Sunday 29 December 2019

2019 Wildlife Review: Plants

Flowering Plants

The year began as is now traditional with the BSBI New Year Plant hunt which saw a total of 34 species in flower including Sea Spurge, Sweet Violet and, new for the Recording area, Winter Jasmine. Several other new plant species were also found this year bringing the Warren total to over 720. All of these were non native species or likely garden escapes. Rose of Sharon appeared on Warren Point, whilst Fox and Cubs flowered just inside the Entrance Tunnel. Elsewhere Cockspur arrived with imported soil and Lamb's Ear, Elaeagnus and Daisy Bush are starting to spread from Council plantings.

120+ Sand Crocus

An exceptionally warm and sunny period of weather in mid March brought out what may have the best ever display of Sand Crocus with over 2000 flowers in bloom, with some rediscovered as far up as the 7th fairway. Other short turf specialists such as Upright Chickweed, Early Forget-me-not and Suffocated Clover also put on a good show.

Sand Crocus

Orchids came to the the fore midsummer with a carpets of Southern Marsh Orchid and Marsh Helleborine, the former have reduced considerably whilst the latter go from strength to strength. Bee and Pyramidal Orchid showed a year on increase in numbers with 36 and 22 spikes respectively, and the lone Green-winged Orchid again flowered with two more found in a new location. The last orchid of the year, Autumn Ladies-tresses, were out in exceptional numbers across Greenland Lake. The sea defence works aim to return many of these areas back to a tidal creek, with the vast majority of these disappearing under the tide so enjoy them whilst you can.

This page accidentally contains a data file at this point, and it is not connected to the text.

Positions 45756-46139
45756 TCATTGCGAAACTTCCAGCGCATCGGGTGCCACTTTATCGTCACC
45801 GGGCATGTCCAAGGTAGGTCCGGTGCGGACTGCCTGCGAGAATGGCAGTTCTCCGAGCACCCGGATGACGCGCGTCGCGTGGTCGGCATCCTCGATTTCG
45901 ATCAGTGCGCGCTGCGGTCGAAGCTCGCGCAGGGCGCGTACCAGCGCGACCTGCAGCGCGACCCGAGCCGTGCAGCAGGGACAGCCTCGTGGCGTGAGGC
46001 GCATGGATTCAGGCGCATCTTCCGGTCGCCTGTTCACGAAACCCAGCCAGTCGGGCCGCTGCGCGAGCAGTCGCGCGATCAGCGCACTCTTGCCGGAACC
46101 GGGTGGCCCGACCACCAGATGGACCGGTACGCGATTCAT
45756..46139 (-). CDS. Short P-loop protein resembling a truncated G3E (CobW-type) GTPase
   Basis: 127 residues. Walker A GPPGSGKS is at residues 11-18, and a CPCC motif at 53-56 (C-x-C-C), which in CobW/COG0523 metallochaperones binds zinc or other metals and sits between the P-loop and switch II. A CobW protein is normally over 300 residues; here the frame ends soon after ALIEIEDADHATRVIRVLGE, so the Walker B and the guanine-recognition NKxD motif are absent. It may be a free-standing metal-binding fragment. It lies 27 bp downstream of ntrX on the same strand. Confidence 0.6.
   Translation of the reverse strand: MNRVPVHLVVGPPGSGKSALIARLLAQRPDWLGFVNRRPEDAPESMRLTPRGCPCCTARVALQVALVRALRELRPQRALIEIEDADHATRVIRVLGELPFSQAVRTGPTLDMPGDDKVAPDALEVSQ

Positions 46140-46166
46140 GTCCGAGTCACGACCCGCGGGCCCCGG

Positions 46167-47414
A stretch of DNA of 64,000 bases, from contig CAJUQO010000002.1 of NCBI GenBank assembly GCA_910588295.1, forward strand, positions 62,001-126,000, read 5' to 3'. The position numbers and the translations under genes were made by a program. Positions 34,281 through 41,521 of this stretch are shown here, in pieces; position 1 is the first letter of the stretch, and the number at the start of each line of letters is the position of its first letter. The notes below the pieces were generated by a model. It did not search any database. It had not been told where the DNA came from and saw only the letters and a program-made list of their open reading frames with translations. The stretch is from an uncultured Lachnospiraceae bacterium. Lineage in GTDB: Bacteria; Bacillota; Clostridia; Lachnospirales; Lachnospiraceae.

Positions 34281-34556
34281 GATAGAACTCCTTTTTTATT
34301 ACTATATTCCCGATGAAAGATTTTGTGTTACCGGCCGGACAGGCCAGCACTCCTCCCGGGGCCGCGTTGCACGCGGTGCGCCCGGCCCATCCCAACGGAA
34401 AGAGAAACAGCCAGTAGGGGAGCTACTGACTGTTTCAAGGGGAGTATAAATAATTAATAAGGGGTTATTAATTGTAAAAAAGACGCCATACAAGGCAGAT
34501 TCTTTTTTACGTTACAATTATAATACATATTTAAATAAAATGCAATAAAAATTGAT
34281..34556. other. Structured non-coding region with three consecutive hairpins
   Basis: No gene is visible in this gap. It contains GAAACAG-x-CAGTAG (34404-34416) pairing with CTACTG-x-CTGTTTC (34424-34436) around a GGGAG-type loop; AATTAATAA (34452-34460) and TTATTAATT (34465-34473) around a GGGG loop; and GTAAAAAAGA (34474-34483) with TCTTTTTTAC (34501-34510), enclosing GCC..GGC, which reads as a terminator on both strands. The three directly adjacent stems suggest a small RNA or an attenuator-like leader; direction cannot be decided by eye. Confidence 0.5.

Southern Marsh Orchid - Alan Keatley

Also in Greenland Lake three flowering Snake's-head Fritillary, a vibrant mass of Yellow Iris and Meadowsweet, with Creeping Willow and Small Adder's-tongue still present and Devil's-bit Scabious rediscovered.

Yellow Flag - Alan Keatley

On Warren Point the summer weather again saw the nationally rare Sea Daffodil in bloom, one of just three locations in the UK.  Also present an exotic escape in the form of Devon's only Belladonna Lily, this species was previously lost when the Dune Ridge was reprofiled. 

The increased erosion vastly reduced areas of the Dune Ridge and the Desert on Warren Point, this has seen much of the Sea Holly take a battering from high tides, but it still manages to cling on in places.

Sea Daffodil - Alan Keatley

Mosses & Liverworts

Petalwort Petalophyllum ralfsii remains in good numbers around Greenland Lake but seems to be in decline elsewhere on site. There was positive news with the discovery of Micheli's Balloonwort Sphaerocarpos michelii and Blue Crystalwort Riccia crystallina in the Recording Area. This is the second Devon location for these nationally rare liverworts, although the other site is just the other side of the Railway Tunnel. A further discovery concerned the more widespread Bifid Crestwort Lophocolea bidentata on sallows in Dead Dolphin Wood.

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